This is the third in a series of blog type articles I have been thinking about for a while. I realize that this isn't really "news" but in the past Newschoolers has encouraged this type of writing. This is just meant to be a discussion of my personal opinion and I realize that not everyone will find it interesting. Let me know in the comments what you think. Thanks!

Check out part 1, What? here: http://www.newschoolers.com/membernewsread/44697/What-?c=latest&o=2

and part 2, Why? here: http://www.newschoolers.com/membernewsread/44770/Why-?c=latest&o=2

Every time anyone writes anything about taking better sports pictures they mention communication between the athlete and the artist. They usually just mention it in passing, assuming there is not much to be said. I think that this relationship deserves a second look. This article introduces the topic with more articles following to expand and delve into the issue.

Some monochrome cliff dropping to start things off.

The relationship between the athlete and photographer is complicated. Often they have very different goals and even when they both share the same goal their ways of realizing it can be very different. This can lead to conflicts and difficulties that derail a shoot. In the past when I wasn't shooting seriously everything was simple. I took mediocre pictures of decent skiers doing run of the mill tricks. As soon as I transitioned to shooting seriously and trying to get good photos every time I skied things changed dramatically. With publicity comes pressure and other problems.

Caleb E gets it done

Now I use one of two basic strategies to shoot. For the sake of simplicity I will call them the athlete based and the spray and pray methods. The athlete based method consists of going up with one or two guys with the specific purpose of getting good shots. The spray and pray method involves getting random groups of skiers to hit a feature while I hold down the shutter and hope one turns out. I will outline the specific pros and cons of each bellow.

James E sets a flat three

I started out with the athlete based method. I am fortunate enough to know a few good skiers who are kind enough to shoot with me. These guys are incredible to ski with since they both understand my goals and are very creative as well as solid skiers. Caleb E. has had great shots with me and with Josh Satterfield and James E. has shot with me almost every day this season. With these guys I can go out with the shared goal of getting great shots and we can realize it together. Early this season I took a two day trip with James and Caleb to shoot park at Schweitzer. On that trip I got the in-air close ups of James' safety grab and Caleb's japan that I would call my first two good ski photos. Those were the result of hitting the same feature multiple times trying to get the timing and angle right for the shot we all pictured.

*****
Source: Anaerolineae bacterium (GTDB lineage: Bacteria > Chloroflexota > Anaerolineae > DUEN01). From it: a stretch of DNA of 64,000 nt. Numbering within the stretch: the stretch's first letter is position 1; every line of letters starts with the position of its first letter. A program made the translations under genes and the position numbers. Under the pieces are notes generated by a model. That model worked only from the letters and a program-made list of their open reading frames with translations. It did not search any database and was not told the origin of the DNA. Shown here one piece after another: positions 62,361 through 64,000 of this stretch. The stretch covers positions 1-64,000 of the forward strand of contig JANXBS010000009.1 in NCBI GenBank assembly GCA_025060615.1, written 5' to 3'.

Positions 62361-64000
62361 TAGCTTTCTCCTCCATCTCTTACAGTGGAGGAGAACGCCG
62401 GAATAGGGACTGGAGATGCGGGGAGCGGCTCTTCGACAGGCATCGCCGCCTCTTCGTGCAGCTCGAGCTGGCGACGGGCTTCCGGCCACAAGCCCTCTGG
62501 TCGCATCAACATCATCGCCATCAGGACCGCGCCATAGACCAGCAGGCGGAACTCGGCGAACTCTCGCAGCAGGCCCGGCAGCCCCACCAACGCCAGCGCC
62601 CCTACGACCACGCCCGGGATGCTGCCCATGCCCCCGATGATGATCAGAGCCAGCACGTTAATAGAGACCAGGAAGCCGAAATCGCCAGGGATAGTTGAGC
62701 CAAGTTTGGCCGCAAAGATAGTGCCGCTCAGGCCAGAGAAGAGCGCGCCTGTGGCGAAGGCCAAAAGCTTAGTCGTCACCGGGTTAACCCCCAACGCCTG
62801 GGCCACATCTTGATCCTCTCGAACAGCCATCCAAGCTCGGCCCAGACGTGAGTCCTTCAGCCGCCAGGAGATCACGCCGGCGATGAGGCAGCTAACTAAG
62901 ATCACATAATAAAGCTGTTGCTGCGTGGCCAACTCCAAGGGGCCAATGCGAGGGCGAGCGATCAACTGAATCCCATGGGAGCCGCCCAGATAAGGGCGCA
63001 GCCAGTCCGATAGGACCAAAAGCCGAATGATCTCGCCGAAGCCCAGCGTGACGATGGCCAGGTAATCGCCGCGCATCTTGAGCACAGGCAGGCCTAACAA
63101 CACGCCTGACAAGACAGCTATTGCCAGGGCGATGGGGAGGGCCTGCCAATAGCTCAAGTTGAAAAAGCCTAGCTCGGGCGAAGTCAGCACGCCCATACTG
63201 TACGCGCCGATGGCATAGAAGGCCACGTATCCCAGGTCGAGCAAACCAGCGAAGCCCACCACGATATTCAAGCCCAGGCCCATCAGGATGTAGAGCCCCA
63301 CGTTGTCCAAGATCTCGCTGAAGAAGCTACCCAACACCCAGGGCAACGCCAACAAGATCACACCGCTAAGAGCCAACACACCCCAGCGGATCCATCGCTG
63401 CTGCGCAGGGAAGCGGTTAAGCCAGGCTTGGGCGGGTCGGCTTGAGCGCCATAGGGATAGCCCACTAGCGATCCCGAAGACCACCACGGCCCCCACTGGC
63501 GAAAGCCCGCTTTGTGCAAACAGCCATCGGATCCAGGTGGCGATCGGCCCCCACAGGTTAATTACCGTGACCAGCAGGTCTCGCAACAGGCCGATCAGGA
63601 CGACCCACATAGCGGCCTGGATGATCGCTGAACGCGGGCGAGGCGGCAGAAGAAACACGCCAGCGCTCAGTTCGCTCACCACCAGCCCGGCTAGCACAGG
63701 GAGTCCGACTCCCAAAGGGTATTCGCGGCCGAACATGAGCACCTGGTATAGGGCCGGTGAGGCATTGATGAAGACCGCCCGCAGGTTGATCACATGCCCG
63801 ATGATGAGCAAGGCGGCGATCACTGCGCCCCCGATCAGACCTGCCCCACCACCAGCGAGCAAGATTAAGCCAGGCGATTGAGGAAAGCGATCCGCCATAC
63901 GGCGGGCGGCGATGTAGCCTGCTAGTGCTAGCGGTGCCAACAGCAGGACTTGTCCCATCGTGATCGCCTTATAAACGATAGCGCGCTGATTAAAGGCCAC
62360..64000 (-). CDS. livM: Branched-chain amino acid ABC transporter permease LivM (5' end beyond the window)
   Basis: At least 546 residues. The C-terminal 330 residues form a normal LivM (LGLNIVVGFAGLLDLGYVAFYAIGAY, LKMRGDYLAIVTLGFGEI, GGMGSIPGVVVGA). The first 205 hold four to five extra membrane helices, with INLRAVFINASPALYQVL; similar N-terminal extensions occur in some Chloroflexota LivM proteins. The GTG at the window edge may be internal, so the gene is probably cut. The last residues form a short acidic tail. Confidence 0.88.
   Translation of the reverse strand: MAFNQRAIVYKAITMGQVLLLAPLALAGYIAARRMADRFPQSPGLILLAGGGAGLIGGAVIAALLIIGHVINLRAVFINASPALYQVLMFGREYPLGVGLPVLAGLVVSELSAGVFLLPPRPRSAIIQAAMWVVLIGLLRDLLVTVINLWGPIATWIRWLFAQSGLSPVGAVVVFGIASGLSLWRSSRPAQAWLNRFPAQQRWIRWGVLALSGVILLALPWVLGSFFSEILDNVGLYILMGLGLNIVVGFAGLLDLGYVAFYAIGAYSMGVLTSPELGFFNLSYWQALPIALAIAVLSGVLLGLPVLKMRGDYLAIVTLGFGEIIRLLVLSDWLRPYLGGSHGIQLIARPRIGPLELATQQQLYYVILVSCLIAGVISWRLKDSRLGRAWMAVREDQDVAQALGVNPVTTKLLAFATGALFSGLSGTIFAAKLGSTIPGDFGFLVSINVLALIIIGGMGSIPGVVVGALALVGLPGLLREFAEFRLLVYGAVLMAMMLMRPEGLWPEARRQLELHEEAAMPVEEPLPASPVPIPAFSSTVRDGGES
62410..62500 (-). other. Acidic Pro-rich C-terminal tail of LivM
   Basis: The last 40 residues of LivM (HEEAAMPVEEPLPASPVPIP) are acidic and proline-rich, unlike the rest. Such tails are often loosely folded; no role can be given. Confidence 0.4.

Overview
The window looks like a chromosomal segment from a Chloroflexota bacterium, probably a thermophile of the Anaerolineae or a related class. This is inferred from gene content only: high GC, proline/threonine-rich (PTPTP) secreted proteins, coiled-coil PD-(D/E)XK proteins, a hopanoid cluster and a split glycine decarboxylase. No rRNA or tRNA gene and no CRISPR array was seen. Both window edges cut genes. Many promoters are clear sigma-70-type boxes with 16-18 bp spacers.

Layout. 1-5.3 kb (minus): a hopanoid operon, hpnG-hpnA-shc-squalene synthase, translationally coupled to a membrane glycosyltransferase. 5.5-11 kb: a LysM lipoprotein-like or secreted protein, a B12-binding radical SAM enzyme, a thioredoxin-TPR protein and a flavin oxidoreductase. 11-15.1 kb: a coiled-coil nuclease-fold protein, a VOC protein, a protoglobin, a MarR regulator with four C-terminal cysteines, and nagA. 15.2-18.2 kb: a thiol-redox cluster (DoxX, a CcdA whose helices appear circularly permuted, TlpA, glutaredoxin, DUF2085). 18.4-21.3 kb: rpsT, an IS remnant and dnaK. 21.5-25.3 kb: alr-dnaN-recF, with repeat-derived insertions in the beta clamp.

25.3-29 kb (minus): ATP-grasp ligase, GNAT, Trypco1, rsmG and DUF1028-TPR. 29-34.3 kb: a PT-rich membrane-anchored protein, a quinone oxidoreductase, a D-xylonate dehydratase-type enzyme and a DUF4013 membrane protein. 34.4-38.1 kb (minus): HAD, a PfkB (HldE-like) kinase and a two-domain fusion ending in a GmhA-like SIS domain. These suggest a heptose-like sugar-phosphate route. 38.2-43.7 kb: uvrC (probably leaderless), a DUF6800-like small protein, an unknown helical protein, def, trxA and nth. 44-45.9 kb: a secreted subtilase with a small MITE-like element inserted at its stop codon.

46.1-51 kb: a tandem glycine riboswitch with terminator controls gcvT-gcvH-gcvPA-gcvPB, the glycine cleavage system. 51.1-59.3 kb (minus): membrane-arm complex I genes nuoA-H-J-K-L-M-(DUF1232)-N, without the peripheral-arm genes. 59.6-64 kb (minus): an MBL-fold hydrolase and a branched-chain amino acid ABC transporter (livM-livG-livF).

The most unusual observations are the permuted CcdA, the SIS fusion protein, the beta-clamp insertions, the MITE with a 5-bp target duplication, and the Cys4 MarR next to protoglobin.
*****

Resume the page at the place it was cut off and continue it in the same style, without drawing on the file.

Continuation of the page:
Caleb can drive trucks as well as grab japan

James can drop cliffs...

...and slash turns

Another prime example of this is this shot of James' brother, Ian. He has only been able to get up for a few days this year so when I got the opportunity to shoot with him I was determined to get at least one shot. Unfortunately the weather did not cooperate. When we arrived it was freezing cold, dumping snow, and the wind was howling. Lifts were on wind hold and visibility was almost nonexistent. I ended up only being able to take two laps with the camera and only shot three or four features. I put my camera back in the lodge disappointed that I hadn't been able to shoot anything worthwhile of Ian. When I got home I loaded the photos and started processing them. When I changed this one to black and white I realized that I had a winner. From the whole day I only had two shots where the skier was in the right position and the camera wasn't covered in snow. Basically the percentage of good pictures was very high compared to the amount I shot. Quality beat quantity.